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Republicans open door to negotiating with Holder over contempt push

Top Republican lawmakers opened the door to negotiating with Eric Holder Wednesday in order to potentially avoid a contempt vote in Congress, a day after the attorney general said he's willing to make "compromises."

Republican lawmakers and Holder are at a standoff over documents pertaining to the failed Fast and Furious gunrunning operation. 

After Holder said he's willing to reach a compromise, House Oversight and Government Reform Committee Chairman Darrell Issa, R-Calif., on Wednesday sent a letter to the attorney general urging him to make the committee an offer. 

"Let me be clear -- if the Department of Justice submits a serious proposal for how it intends to alter its refusal to produce critical documents subpoenaed by the Committee, I am ready and willing to meet to discuss your proposal," Issa wrote. 

The congressman did not set any conditions for what he wants to see in Holder's offer. 

A senator on the other side of Capitol Hill did, however. 

Sen. Charles Grassley, R-Iowa, ranking Republican on the Senate Judiciary Committee, said Wednesday he still wants to see at least 80,000 documents in response to a congressional subpoena. The Justice Department so far claims to have produced about 7,600 of them. 

Grassley told Fox News that only "when they cough up" the rest of those documents would he be satisfied. 

"If he's willing to produce those documents in the next 10 days, I would say yes, it has avoided the confrontation that he's created," Grassley said. As for what concessions he'd be willing to give, the senator said he'd be comfortable accepting certain "restrictions" on the use of those documents so long as they are provided to Congress. 

A committee vote on contempt proceedings so far has only been scheduled on the House side in Issa's committee, though Grassley and other GOP leaders support the move. 

Obama administration officials have assailed the scheduled vote as purely political. 

But Holder, under intense questioning before a Senate committee Tuesday, offered to negotiate with lawmakers in the interest of avoiding the clash. 

"I am prepared to make compromises with regard to the documents that can be made available," Holder said. 

The attorney general has opposed releasing what is described as "deliberative material." 

But he said that "in spite of that," he would sit down with Republican leaders "to try to work our way through this in an attempt to avoid a constitutional crisis and come up with ways, creative ways perhaps, in which we can make this material available."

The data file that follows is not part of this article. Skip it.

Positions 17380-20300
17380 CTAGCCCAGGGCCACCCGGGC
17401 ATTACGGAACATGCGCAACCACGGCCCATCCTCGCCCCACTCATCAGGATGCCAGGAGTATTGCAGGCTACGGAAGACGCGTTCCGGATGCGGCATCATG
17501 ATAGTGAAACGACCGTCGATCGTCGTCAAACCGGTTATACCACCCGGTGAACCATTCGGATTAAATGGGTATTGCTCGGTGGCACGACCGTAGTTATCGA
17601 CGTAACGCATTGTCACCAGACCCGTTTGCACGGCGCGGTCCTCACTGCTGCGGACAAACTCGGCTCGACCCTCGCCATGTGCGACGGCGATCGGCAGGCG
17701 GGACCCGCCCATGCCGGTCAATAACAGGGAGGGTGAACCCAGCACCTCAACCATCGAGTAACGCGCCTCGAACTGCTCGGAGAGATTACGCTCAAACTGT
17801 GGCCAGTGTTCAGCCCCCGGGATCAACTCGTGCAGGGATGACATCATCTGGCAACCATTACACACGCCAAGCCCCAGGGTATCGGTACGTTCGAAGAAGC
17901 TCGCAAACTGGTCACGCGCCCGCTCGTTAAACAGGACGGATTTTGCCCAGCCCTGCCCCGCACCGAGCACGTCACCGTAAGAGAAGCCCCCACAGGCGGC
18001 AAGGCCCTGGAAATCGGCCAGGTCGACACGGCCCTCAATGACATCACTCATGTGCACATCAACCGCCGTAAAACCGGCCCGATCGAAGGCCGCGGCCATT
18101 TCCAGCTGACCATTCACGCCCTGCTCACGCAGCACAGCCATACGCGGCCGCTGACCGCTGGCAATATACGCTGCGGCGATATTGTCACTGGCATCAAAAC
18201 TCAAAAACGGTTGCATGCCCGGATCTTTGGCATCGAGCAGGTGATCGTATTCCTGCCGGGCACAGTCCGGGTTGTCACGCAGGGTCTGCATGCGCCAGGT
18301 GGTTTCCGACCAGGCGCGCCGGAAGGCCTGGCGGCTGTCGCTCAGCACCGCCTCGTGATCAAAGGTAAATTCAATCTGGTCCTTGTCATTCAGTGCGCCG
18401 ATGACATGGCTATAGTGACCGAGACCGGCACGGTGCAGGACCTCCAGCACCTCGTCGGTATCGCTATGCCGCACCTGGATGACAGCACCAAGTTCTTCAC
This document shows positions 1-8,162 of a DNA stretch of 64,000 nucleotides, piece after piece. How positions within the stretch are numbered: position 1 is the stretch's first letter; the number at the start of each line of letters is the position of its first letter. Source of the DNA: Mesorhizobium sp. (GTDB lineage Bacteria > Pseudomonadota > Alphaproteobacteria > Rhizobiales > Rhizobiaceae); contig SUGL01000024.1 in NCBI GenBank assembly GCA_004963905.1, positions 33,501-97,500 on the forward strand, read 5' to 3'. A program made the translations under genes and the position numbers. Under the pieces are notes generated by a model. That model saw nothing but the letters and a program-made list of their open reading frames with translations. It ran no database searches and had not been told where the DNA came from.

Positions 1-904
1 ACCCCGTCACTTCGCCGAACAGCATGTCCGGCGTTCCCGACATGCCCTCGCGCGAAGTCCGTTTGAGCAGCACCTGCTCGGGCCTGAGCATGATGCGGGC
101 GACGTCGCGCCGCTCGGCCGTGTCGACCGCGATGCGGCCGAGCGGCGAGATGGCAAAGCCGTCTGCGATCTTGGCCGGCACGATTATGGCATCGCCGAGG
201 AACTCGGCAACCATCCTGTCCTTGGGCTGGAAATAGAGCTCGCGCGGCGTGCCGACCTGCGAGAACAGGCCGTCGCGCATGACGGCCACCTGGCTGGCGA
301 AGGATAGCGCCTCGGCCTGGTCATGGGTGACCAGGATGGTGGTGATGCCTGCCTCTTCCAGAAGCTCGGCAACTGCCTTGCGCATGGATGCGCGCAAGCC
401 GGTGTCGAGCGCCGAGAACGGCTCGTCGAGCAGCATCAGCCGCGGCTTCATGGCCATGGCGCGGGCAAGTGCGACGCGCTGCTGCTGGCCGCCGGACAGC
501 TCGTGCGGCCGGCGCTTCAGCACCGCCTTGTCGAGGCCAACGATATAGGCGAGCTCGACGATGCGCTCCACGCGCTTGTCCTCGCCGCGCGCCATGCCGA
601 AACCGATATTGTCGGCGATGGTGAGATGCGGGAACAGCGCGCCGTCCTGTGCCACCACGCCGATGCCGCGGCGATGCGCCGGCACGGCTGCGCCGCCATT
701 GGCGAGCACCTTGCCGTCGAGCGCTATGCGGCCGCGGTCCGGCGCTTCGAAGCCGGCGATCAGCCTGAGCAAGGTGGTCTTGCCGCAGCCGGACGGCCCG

Holder even opened the door to releasing affidavits pertaining to wiretap applications, though he described that as a "truly extraordinary act." 

The top Democrat on the House Oversight and Government Reform Committee on Tuesday wrote Issa urging the panel to work out the differences. 

Rep. Elijah Cummings, D-Md., urged Issa to meet with one of Holder's deputies and work toward a "timely resolution" of the issue. 

"Specifically, I believe it would benefit the Committee to hear directly from the deputy attorney general about why some of the documents listed in the draft contempt citation are covered by a federal criminal statute that prohibits their disclosure," Cummings wrote. "In turn, I believe it would benefit the department to hear directly from us about specific documents we believe could be produced to the Committee without compromising ongoing prosecutions." 

Grassley, though, put the onus on Holder. 

"He talks about a constitutional crisis, but remember: This is a constitutional crisis that he created because he's been stonewalling for a year and a half on delivering these documents," Grassley said. 

Some GOP lawmakers have run out of patience. At Tuesday's hearing. Sen. John Cornyn, R-Texas, announced that Holder should resign -- citing the Fast and Furious operation, but also concerns about an ongoing security leak probe. 

"Americans deserve an attorney general that will be honest with them, they deserve an attorney general who will uphold the basic standards of political independence and accountability. You've proven time and time again, sadly, that you're unwilling to do so," he said. 

Holder in response accused Republicans of playing politics, and specifically accused Cornyn of "breathtaking" inaccuracies.